Oxidation Reduction Chemisty: Redox Chemistry Oxidation and Reduction
Oxidation Reduction Chemisty: Redox Chemistry Oxidation and Reduction reactions always take place simultaneously. Loss of electrons oxidation (Increase in Oxidation Number) Ex:Na ------> Na+1 + e-1 Gain of electrons - reduction ( Decrease in Oxidation Number) Cl2 + 2 e-1 ------> 2 Cl-1
Oxidation occurs when a molecule does any of the following: Loses electrons Loses hydrogen Gains oxygen If a molecule undergoes oxidation, it has been oxidized and it is the reducing agent (aka reductant).
Reduction occurs when a molecule does any of the following: Gains electrons Gains hydrogen Loses oxygen If a molecule undergoes reduction, it has been reduced and it is the
oxidizing agent (aka oxidant). zinc is being oxidized while the copper is being reduced. Why? Redox reactions involve electron transfer: Lose e - =Oxidation Cu (s) + 2 Ag + (aq) Ag(s)
Cu 2+ (aq) + 2 Gain e - =Reduction
Oxidation Numbers Rules for Assigning Oxidation States The oxidation state of an atom in an uncombined element is 0. The oxidation state of a monatomic ion is the same as its charge. Oxygen is assigned an oxidation state of 2 in most of its covalent compounds. Important exception: peroxides (compounds containing the O2 2- group), in which each oxygen is assigned an
oxidation state of 1) In its covalent compounds with nonmetals, hydrogen is assigned an oxidation state of +1 For a compound, sum total of ON s is zero. For an ionic species (like a polyatomic ion), the sum of the oxidation states must equal the overall charge on that ion. Redox:
Reduction occurs when an atom gains one or more electrons. Ex: Oxidation occurs when an atom or ion loses one or more electrons. Ex: LEO goes GER Copper metal reacts with silver nitrate to form silver metal and copper nitrate:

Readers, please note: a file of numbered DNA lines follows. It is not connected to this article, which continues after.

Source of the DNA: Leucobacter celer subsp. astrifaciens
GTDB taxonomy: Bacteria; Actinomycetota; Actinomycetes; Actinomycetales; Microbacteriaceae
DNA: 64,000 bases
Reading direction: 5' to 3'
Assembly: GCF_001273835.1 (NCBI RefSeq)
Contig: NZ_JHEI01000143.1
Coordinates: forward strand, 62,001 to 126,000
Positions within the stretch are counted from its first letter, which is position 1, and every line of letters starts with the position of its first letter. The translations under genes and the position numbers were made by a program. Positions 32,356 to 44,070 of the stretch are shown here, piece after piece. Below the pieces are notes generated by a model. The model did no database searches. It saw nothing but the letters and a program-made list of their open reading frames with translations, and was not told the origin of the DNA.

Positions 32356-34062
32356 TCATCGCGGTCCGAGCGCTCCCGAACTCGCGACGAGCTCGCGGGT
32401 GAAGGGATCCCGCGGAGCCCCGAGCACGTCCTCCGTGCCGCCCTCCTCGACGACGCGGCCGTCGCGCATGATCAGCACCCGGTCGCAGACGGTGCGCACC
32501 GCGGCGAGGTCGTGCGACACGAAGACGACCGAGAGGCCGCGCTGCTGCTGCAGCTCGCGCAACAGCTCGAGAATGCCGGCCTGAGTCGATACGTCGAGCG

Cu + 2 Ag(NO3) 2 Ag + Cu(NO3)2. Identifying OX, RD, SI Species Ca0 + 2 H+1Cl-1 Ca+2Cl-12 + H20 Oxidation = loss of electrons. The species becomes more positive in charge. For example, Ca0 Ca+2, so Ca0 is the species that is oxidized. Reduction = gain of electrons. The species becomes more
negative in charge. For example, H+1 H0, so the H+1 is the species that is reduced. Spectator Ion = no change in charge. The species does not gain or lose any electrons. For example, Cl-1 Cl-1, so the Cl-1 is the spectator ion. Writing Half-Reactions Ca0 + 2 H+1Cl-1 Ca+2Cl-12 + H20 Oxidation: Ca0 Ca+2 + 2e Reduction: 2H+1 + 2e- H20
The two electrons lost by Ca0 are gained by the two H+1 (each H+1 picks up an electron). PRACTICE SOME! Practice Half-Reactions
Dont forget to determine the charge of each species first! 4 Li + O2 2 Li2O Oxidation Half-Reaction: Reduction Half-Reaction: Zn + Na2SO4 ZnSO4 + 2 Na Oxidation Half-Reaction: Reduction Half-Reaction:
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